Martin Larsen, research associate professor, University of Southern Denmark, Odense

Discovery of sialic acid (SA)-containing cancer biomarkers

Larsen needed a technique that would specifically enrich SA-containing glycopeptides (the "sialome") from complex biological fluids, while ignoring other types of glycopeptides.

The method Larsen uses, titanium dioxide (TiO2) chromatography ( Mol Cell Proteomics, 6:1778-87, 2007), arose by fortuitous happenstance, he says. TiO2 is widely used to purify phosphopeptides, "but we found by accident that a special kind of glycosylation event [SA] also binds to TiO2." That's because SA, like a phosphate group, is highly negatively charged.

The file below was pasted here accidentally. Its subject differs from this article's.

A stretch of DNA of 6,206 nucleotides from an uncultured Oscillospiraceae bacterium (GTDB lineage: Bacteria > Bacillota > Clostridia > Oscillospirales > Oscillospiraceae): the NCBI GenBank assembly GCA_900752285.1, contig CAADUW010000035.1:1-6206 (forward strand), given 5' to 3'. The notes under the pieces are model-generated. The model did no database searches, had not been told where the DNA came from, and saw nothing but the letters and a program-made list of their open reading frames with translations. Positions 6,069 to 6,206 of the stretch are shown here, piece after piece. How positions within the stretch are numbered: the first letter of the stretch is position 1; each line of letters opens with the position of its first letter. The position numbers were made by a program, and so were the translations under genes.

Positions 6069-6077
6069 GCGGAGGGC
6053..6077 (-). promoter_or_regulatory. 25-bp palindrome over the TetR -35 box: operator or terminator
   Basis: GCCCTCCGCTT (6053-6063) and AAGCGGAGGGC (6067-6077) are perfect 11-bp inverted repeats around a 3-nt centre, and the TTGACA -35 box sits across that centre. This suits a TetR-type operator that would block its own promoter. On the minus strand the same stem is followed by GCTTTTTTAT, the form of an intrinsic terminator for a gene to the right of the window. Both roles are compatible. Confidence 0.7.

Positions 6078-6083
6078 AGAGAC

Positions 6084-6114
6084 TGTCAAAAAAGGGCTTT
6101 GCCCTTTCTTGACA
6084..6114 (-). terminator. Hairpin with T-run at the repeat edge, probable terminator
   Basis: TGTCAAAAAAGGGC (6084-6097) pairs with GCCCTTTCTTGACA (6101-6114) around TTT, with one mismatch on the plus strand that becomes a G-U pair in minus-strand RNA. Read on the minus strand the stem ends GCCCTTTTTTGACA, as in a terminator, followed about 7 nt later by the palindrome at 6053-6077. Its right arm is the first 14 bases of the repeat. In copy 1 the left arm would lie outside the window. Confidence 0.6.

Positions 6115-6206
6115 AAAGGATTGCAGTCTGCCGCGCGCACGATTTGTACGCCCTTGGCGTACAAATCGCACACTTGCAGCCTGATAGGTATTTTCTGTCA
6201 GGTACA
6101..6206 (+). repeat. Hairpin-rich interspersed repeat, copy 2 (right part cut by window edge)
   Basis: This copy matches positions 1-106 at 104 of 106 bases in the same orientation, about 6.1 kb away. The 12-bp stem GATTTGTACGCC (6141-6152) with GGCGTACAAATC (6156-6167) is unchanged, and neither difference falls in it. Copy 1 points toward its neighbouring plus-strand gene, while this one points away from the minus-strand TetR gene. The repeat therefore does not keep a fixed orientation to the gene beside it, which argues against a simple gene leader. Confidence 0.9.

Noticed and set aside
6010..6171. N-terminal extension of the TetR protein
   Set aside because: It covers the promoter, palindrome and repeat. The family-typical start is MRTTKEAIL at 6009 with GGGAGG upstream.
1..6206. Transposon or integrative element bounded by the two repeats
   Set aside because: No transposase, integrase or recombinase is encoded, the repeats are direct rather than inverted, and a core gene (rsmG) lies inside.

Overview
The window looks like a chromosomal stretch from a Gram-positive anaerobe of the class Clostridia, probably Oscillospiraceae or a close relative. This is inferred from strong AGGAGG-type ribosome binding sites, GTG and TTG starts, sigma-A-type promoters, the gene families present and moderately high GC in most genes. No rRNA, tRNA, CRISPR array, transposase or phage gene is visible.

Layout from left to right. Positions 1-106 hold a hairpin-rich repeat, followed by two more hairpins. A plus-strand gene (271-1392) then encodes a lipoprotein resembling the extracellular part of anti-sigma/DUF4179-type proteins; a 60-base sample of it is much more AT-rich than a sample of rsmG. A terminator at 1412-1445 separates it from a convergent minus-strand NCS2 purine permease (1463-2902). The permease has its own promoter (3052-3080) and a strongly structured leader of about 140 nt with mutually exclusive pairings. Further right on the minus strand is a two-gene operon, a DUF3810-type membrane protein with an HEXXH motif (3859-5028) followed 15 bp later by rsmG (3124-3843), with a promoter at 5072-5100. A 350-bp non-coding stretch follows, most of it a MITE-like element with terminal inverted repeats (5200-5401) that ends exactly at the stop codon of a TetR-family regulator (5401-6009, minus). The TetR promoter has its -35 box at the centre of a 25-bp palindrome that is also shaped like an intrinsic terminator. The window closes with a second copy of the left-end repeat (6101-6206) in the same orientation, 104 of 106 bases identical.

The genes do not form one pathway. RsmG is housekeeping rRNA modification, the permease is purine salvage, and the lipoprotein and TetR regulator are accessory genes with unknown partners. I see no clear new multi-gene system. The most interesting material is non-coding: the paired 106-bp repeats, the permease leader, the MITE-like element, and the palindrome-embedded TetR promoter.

The process is simple, he says: Digest a protein mixture to peptides (he used saliva and plasma samples), load onto the TiO2 column in the presence of acid, and the SA-containing peptides will bind....

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